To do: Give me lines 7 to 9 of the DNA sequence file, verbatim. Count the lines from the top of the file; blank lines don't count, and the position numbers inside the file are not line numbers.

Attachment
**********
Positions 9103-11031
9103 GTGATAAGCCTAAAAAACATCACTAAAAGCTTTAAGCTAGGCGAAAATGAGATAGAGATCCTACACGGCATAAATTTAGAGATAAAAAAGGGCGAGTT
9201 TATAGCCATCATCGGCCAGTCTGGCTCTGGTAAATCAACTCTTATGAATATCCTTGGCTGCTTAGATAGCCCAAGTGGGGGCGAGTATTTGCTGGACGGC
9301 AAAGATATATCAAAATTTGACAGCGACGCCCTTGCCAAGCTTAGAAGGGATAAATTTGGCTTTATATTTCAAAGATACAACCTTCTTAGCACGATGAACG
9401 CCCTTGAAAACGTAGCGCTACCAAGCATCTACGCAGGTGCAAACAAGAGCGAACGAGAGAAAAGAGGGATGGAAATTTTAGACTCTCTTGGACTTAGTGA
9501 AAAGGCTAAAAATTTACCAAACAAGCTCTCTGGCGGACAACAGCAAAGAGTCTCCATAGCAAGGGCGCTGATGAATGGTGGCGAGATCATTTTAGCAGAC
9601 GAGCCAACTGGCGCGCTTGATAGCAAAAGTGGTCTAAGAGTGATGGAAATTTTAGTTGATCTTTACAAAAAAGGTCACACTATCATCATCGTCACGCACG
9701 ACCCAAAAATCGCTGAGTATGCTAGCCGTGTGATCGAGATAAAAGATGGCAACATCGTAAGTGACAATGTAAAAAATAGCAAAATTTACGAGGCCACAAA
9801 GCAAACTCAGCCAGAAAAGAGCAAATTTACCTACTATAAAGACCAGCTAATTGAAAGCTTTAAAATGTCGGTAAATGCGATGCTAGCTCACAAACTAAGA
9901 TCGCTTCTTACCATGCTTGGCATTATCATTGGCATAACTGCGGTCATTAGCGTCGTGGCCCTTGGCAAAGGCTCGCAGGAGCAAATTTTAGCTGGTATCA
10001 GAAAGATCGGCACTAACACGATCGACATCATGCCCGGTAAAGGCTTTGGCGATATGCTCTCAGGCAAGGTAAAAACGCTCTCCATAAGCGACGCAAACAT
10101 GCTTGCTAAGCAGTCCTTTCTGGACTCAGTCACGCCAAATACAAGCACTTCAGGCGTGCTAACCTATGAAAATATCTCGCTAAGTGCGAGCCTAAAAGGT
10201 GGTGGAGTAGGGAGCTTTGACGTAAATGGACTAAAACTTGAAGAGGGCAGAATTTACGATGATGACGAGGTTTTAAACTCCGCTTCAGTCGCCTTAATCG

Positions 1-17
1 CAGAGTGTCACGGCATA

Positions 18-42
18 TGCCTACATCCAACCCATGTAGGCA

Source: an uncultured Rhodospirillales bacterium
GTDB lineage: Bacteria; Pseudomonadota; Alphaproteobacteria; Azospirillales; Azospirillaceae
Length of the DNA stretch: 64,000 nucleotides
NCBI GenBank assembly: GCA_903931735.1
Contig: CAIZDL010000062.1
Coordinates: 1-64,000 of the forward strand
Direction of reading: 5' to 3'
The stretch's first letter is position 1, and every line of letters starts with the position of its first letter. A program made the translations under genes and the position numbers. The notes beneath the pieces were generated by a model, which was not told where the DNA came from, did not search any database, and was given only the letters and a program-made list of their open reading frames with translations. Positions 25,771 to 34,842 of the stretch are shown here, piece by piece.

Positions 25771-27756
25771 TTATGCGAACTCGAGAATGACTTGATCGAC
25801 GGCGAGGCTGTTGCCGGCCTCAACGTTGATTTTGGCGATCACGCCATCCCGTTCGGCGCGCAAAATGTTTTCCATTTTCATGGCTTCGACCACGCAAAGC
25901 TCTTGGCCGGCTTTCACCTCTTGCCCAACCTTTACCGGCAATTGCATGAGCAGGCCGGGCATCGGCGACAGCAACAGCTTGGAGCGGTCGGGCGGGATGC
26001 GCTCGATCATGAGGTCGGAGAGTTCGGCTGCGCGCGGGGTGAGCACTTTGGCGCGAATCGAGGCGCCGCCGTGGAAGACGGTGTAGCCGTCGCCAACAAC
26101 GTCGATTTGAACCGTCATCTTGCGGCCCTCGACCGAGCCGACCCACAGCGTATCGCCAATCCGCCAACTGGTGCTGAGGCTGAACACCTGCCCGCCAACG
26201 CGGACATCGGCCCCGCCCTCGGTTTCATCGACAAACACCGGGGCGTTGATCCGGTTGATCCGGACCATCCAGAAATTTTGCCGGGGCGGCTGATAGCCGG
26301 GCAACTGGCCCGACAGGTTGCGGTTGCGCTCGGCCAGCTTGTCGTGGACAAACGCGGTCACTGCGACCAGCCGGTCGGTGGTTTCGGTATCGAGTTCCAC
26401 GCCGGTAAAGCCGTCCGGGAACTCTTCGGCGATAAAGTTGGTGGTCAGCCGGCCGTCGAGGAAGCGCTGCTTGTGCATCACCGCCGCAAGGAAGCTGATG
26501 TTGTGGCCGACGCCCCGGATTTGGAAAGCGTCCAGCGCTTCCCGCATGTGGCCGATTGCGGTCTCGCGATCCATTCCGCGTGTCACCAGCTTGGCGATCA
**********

9601 GAGCCAACTGGCGCGCTTGATAGCAAAAGTGGTCTAAGAGTGATGGAAATTTTAGTTGATCTTTACAAAAAAGGTCACACTATCATCATCGTCACGCACG
9701 ACCCAAAAATCGCTGAGTATGCTAGCCGTGTGATCGAGATAAAAGATGGCAACATCGTAAGTGACAATGTAAAAAATAGCAAAATTTACGAGGCCACAAA
9801 GCAAACTCAGCCAGAAAAGAGCAAATTTACCTACTATAAAGACCAGCTAATTGAAAGCTTTAAAATGTCGGTAAATGCGATGCTAGCTCACAAACTAAGA